Transparency News 5/6/19



May 6, 2019


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state & local news stories


"Nothing in the law forbids release of the report, or portions of it."

It’s unclear if the commissioner of the Department of Social Services implemented all the findings of a human resources consultant hired last year to investigate allegations of bullying in the agency’s headquarters office. The state spent $44,487.50 on the investigation. Agency Commissioner S. Duke Storen has refused to release any part of the report. Nothing in the law forbids release of the report, or portions of it. Storen, through a spokeswoman, cited the discretionary attorney-client privilege provision of the Virginia Freedom of Information Act in withholding it.
Richmond Times-Dispatch

A 2017 legal opinion would appear to turn on its head the basis for why some would argue the Tourism Council isn’t a public body. It found the Greater Williamsburg Chamber and Tourism Alliance, of which the Tourism Council is now a part, is a public body. The almost two-year-old opinion, written by the staff of the Virginia Freedom of Information Advisory Council, is noteworthy because it picks away at the premise that the Tourism Council, which was created in 2018, isn’t a public body because it is part of the alliance. Up until this week, the alliance’s board chairwoman wasn’t aware anyone disputed the alliance’s understanding that it isn’t a public body.
The Virginia Gazette

Front Royal Town Attorney Doug Napier said the town is likely to file litigation against the Front Royal-Warren County Economic Development Authority because the town’s Freedom of Information Act Request seeking the findings of a forensic audit into the EDA’s finances was denied. The town is seeking a report detailing the findings of the audit conducted by Cherry Bekaert, which the EDA commissioned in September 2018. In May 2018, it was learned that the town was owed $291,000 stemming from overpayments on debt service. In denying the request, County and EDA attorney Dan Whitten cited FOIA exemptions including the fact that the preliminary report includes “criminal investigative files” related to possible prosecution; that it is “legal memoranda and other work product complied specifically for use in litigation;” and that the information is protected by attorney-client privilege. Napier said it is likely that the town will file litigation against the EDA sometime early next week.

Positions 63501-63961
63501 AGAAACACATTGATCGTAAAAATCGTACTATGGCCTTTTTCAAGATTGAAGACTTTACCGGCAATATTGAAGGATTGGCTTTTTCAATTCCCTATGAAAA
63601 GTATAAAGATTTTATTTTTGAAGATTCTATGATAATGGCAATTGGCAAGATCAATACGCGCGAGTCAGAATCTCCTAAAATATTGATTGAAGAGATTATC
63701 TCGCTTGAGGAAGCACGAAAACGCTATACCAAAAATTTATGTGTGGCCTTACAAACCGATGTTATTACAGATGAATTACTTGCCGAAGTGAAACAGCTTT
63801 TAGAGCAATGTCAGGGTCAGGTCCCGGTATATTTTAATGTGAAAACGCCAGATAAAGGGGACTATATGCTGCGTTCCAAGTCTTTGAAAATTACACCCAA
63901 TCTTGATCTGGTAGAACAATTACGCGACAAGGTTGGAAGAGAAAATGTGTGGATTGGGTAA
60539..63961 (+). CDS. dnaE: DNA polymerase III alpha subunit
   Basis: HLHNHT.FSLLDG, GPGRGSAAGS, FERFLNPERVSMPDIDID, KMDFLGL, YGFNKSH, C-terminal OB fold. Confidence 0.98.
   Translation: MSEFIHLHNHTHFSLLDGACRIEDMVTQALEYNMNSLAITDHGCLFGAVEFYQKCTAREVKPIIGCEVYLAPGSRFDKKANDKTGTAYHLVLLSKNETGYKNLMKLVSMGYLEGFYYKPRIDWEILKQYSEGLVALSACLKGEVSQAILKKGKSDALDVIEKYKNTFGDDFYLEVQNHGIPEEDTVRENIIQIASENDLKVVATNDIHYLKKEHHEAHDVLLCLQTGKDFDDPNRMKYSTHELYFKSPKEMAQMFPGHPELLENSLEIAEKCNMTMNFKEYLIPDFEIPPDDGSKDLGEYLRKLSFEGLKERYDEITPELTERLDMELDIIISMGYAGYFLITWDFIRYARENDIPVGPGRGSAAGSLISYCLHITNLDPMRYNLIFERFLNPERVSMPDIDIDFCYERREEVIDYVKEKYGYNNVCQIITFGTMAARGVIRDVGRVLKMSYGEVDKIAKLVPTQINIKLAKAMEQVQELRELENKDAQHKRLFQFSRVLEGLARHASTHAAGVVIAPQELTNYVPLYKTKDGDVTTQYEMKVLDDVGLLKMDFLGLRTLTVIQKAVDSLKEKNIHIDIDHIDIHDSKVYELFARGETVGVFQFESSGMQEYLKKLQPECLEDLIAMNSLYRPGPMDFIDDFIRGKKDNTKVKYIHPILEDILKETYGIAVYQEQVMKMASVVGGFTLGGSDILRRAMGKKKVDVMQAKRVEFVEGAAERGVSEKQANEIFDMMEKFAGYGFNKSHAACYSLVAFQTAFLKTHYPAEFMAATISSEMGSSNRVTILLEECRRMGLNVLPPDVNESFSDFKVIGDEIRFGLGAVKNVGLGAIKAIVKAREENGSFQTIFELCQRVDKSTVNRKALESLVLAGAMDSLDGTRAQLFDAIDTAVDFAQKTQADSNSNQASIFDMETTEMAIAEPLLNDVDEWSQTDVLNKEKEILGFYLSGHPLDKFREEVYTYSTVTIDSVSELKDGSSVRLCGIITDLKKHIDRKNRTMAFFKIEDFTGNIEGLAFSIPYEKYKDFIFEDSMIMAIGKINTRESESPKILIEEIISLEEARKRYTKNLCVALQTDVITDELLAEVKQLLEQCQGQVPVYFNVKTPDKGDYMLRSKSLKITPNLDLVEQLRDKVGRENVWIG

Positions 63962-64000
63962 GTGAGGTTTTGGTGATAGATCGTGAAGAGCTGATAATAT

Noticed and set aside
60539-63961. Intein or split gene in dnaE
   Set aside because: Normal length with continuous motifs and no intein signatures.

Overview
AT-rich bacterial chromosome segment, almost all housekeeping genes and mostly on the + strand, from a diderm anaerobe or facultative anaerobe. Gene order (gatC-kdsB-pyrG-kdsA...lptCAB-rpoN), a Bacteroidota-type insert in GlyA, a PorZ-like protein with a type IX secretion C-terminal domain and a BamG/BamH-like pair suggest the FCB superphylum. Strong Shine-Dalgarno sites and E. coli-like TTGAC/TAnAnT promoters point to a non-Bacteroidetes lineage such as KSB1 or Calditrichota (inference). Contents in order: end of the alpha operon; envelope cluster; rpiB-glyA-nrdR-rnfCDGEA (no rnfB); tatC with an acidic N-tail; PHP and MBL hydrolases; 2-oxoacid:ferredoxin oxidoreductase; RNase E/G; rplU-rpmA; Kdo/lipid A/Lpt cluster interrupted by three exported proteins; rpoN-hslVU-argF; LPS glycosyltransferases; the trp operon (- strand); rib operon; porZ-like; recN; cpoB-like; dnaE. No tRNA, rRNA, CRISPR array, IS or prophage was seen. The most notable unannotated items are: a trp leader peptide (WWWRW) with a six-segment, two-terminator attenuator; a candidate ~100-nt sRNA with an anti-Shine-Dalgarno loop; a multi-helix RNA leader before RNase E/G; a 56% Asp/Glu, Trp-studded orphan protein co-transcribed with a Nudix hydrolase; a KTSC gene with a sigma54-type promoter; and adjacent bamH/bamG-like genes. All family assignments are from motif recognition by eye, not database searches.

The Northern Virginia Daily

The Automatic License Plate Reader system used by the Fairfax County Police Department to collect and store license plate data of non-criminals violates a state data privacy law, a Fairfax County circuit judge has ruled. The decision comes after Judge Robert J. Smith had previously granted summary judgment for the department, finding that license plate data is not personal information and that therefore, the reader system in question was not subject to the Government Data Collection and Dissemination Practices Act. Smith said that while the reader system by itself does not grant access to specific personal information like names, phone numbers or other identifying particulars, because it is connected to a computer system available to officers that is also linked to DMV, state and federal criminal information, the link to personal information exists.
Virginia Lawyers Weekly

As renovations have halted on the Afton Inn in the midst of confusion regarding the project’s financing, Front Royal Town Council will discuss funding options for the project during a closed session at its 7 p.m. Monday meeting. The Afton Inn was also discussed by Town Council during closed sessions on Feb. 25 and April 22. The agenda for Monday’s meeting states the matter is going into closed session because any public discussions would adversely affect the town’s “bargaining position or negotiating strategy.”
The Northern Virginia Daily

995 lobbyists registered in Virginia last year. How many have been at it for more than a decade? What % of clients make campaign contributions?